What do mystery – or erotica – readers want?

What do mystery readers want?

According to author Tom Savage, they apparently want “realistic stories with no realism.”

His full quote goes a little deeper:

Crime novels with… only nice people in them? Sexy, violent thrillers with… no sex or violence? Murder mysteries with… no murders? What you’re asking for are realistic stories with no realism.

Copy that.

You see, I used to write erotica. And, in case you’re somehow not aware, erotica involves very explicit sex scenes. That is its entire raison d’être, in fact. And yet I would constantly get one of two responses from readers:

  1. Too much sex!
  2. This sex is too artistic!

For me, neither of these criticisms make much sense. The first one should be obvious: if you don’t want to read about sex, then get out of the erotica section.

But it’s the second criticism that really confuses me. How can sex be “too artistic”? Why is giving your characters’ sexual interactions some, well… character frowned upon?

For me, the whole reason I enjoyed writing erotica was because it allowed me to explore those explicit details of a sexual encounter, but with a different spin each time. Indeed, it was really the chase and the tease leading up to the sex scene itself that was most gratifying to write, because that’s exactly the sort of thing that most women – and men, let’s be honest – really enjoy. Once you get to the actual down and dirty, however, it’s mostly just a matter of giving the mechanics some life. I mean, how many times can you really write about inserting Tab A into Slot B without becoming either rote or giving it some artistic oomph?

So the fact that readers would complain that the sex was too artistically described continues to be a perplexing point. I can understand disliking the characters, or maybe not even believing the setup (as in pornographic movies, readers tend not to be impressed by stuff like the “Ding-dong, it’s the pizza guy! Oh, my clothes fell off! Bomp-chicka-wow-wow!” type of setup), but to actively rebel against literary devices employed in a sex scene seems a little ridiculous.

It reminds me of this Anaïs Nin letter to “The Collector,” who was paying her by the page for erotica, back in the 1940s. He instructed her to “leave out the poetry” and instead “concentrate on sex.”

Even though I no longer choose to write erotica, I still sympathize with Nin – and with all erotic authors who enjoy and embrace the art of writing about sex.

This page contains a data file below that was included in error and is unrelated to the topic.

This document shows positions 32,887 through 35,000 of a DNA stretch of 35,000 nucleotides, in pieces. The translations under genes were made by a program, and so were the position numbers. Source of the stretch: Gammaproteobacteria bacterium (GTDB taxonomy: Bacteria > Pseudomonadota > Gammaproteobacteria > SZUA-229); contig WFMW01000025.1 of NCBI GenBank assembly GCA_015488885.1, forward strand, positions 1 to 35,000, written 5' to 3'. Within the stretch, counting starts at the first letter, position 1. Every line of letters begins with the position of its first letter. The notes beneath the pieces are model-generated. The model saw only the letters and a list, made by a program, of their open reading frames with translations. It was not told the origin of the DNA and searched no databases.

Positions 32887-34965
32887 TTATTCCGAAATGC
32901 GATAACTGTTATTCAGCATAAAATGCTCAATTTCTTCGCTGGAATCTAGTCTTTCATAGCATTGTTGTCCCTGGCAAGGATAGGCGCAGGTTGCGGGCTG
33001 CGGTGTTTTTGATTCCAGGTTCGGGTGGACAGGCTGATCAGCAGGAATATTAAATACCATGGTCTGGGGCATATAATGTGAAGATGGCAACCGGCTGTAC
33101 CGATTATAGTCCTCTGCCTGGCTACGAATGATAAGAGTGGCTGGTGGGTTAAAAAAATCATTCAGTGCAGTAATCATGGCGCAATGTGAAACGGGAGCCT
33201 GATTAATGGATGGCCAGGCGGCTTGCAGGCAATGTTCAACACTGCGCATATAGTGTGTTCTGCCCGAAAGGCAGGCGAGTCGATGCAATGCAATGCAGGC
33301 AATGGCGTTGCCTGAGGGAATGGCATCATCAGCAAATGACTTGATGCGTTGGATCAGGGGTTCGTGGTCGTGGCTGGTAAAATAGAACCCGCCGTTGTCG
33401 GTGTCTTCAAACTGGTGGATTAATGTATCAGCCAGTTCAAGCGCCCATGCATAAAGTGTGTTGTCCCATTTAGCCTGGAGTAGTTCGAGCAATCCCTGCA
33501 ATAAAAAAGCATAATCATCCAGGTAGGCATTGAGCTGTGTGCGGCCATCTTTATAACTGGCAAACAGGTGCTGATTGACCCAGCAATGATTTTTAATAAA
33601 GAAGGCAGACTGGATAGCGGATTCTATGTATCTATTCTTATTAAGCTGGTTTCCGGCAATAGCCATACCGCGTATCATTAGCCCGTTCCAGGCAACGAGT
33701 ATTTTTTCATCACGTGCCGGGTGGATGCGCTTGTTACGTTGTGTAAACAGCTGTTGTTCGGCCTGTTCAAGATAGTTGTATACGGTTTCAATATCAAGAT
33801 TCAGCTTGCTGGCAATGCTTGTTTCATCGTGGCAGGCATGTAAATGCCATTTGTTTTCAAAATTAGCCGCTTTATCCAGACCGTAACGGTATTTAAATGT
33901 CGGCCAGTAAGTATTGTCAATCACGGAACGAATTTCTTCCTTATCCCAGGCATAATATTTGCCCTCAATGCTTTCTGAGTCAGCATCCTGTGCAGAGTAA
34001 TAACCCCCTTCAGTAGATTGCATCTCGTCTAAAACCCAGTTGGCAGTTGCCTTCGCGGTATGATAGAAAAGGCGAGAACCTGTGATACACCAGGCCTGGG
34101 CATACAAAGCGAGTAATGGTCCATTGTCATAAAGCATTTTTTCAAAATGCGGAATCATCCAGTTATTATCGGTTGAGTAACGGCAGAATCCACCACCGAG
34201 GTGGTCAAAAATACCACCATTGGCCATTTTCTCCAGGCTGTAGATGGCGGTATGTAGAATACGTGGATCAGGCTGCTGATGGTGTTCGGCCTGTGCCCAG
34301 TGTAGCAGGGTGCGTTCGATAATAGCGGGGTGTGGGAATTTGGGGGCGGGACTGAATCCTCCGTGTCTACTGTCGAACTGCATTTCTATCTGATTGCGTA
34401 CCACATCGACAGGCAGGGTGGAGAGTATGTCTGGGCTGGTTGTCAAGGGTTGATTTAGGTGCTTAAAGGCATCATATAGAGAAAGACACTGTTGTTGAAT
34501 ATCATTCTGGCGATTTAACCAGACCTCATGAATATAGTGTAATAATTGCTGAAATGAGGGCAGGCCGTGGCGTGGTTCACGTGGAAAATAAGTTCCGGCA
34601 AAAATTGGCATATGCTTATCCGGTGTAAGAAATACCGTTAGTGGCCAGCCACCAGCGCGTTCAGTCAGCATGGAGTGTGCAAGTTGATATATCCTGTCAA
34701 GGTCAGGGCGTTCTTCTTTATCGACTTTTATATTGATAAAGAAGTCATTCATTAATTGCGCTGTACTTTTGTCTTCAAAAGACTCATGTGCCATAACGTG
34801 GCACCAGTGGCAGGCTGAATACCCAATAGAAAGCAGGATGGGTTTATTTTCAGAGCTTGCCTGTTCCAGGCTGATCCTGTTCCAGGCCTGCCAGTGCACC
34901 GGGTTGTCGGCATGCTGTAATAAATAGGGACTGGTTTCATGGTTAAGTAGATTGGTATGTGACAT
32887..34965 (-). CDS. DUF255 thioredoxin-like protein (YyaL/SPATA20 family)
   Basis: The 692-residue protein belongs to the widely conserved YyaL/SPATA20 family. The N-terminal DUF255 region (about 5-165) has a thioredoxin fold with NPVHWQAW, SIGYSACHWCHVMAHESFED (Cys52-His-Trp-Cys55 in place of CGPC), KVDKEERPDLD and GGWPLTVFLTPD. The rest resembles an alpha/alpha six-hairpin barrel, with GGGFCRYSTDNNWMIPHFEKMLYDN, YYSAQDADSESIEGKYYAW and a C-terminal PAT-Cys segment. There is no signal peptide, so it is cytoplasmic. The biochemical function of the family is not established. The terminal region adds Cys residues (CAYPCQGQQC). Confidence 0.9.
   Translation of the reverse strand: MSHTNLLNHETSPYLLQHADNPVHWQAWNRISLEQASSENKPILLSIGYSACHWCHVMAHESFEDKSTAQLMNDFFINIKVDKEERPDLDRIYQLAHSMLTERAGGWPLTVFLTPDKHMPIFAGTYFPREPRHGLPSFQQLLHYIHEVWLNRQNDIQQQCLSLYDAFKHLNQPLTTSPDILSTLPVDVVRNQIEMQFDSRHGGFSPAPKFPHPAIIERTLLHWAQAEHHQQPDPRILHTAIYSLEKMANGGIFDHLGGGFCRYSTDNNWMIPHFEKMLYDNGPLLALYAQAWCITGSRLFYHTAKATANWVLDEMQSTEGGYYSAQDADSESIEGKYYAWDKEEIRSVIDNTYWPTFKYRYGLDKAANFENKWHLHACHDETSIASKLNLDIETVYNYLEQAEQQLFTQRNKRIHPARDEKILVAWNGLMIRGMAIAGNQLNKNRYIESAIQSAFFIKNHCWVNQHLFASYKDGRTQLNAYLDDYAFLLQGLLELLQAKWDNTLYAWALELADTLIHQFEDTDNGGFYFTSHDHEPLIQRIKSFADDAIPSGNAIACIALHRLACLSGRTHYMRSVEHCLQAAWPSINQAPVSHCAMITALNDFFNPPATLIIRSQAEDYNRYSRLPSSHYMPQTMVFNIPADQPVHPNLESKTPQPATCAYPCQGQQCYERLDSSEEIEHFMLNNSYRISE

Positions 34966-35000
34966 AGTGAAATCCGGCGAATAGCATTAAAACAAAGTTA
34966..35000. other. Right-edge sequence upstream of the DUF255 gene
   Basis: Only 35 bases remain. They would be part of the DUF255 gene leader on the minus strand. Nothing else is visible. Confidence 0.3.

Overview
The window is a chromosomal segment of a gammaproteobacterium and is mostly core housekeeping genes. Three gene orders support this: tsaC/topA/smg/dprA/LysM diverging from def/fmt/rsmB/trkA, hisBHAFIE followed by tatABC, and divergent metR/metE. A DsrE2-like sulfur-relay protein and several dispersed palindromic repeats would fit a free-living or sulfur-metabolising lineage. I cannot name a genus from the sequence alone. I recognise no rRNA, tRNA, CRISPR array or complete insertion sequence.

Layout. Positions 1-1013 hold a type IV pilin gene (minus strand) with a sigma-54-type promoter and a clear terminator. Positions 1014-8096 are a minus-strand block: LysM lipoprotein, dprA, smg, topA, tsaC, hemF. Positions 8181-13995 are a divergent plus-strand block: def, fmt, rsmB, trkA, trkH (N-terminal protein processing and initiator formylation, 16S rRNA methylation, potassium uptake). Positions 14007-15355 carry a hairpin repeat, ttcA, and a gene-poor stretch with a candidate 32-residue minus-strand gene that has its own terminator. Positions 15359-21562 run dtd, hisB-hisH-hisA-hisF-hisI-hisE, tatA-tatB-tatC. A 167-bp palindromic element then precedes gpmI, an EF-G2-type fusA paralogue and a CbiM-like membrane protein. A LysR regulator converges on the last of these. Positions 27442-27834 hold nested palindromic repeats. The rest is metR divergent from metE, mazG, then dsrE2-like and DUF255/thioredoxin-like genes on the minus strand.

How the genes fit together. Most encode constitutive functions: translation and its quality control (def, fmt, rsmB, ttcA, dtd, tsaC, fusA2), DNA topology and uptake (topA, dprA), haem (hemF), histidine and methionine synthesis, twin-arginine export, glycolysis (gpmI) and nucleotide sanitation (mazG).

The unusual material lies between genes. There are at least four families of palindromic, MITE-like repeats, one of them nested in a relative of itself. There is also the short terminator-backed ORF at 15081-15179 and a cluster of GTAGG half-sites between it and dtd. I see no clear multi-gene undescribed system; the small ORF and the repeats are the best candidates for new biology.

And when it comes to mysteries, I enjoy them in all flavors: crime fiction, sexy and violent thrillers, cozy, crazy, and downright dirty. I draw the line at hopping inside the mind of a serial killer (and being forced to sympathize with said nutjob – particularly the ones that always seem to be stalking women), but other than that, I revel in the vicarious thrill offered by mysteries and thrillers. In fact, I truly appreciate the ones that can blend art and evil, like Red Hammond’s XXX Shamus.

So what do mystery readers want?

This one, anyway, wants whatever you’ve got – so long as it’s told full-tilt.


  • Brendan

    My interpretation of #2 is that people want realistic sex scenes. Not sex gods and goddesses doing spectacular things that the reader can’t do.

    My issue with Nin is that those books weren’t erotic. They were sexual, but it’s not the same. It’s because, as you mentioned, she was writing them for the money and not because she enjoyed it. I wonder if her diaries are better. At least she was more of a willing participant with Miller; not just out of financial necessity.

  • Laura Roberts

    Brendan: I don’t see why realism is incompatible with an artistic description, though. Painting the picture more beautifully is not always about the gymnastics and contortions required. But also, there will always be things that a fictional body can do that a reader cannot — otherwise, why would anyone bother with erotica to begin with? It’s a fantasy, after all.

    As for Nin’s books not being erotic, which ones do you mean? Her diaries are definitely worth a read if you haven’t checked them out yet, but the content varies widely depending on the volumes you pick. You could also read her letters to and from Miller in the book “A Literate Passion,” if you’re interested in those details.